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Death-DriveFreudian Hauntings in Literature and Art$
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Robert Rowland Smith

Print publication date: 2010

Print ISBN-13: 9780748640393

Published to Edinburgh Scholarship Online: September 2012

DOI: 10.3366/edinburgh/9780748640393.001.0001

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A Subject is Being Beaten

A Subject is Being Beaten

Chapter:
(p.67) Chapter 3 A Subject is Being Beaten
Source:
Death-Drive
Author(s):

Robert Rowland Smith

Publisher:
Edinburgh University Press
DOI:10.3366/edinburgh/9780748640393.003.0004

On the surface, the death-drive cannot be rational: who in their right mind would ever wish for death? Is that really what Freud is talking about? And if so, why does he so rarely mention suicide? This chapter attempts to clear the matter up. After all, it makes for an odd de-link: on the one hand Freud speaks of the death-drive, but on the other hand he is virtually silent on suicide. What is the relationship between them, and where does masochism, which Freud famously is interested in, fit? The chapter looks at the paradoxes of Freud's position, and sets it alongside two other great thinkers of suicide and punishment, Durkheim and Foucault. When it comes down to it, Freud's death-drive stops short of destroying life; it prefers a return to a simple state of inertia that is closer to preservation than annihilation.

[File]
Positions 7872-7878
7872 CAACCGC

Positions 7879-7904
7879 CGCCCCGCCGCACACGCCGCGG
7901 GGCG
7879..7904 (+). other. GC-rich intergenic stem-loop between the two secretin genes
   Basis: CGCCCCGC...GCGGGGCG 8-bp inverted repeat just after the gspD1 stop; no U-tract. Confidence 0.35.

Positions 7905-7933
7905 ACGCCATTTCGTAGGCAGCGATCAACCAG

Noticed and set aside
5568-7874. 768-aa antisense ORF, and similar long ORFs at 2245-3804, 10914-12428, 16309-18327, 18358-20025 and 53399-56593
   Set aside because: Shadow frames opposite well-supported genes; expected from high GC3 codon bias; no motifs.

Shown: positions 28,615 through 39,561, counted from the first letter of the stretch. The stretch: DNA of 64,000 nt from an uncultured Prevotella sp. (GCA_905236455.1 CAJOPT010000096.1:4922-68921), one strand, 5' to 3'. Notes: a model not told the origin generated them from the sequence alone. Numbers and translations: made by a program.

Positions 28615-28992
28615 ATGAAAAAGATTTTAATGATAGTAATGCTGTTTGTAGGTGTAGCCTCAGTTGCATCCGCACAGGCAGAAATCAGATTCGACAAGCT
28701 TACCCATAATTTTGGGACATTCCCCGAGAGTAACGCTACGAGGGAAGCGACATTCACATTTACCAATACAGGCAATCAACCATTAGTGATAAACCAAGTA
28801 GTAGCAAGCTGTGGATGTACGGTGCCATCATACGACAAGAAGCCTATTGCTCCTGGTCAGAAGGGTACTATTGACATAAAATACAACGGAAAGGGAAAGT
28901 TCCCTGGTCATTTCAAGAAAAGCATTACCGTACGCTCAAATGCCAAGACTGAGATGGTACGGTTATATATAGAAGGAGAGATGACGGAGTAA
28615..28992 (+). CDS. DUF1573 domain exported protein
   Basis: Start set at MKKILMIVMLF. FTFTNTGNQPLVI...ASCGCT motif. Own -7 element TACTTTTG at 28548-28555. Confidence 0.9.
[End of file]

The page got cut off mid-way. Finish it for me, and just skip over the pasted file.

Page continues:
Keywords:   Freud, death-drive, suicide, punishment, Durkheim, Foucault

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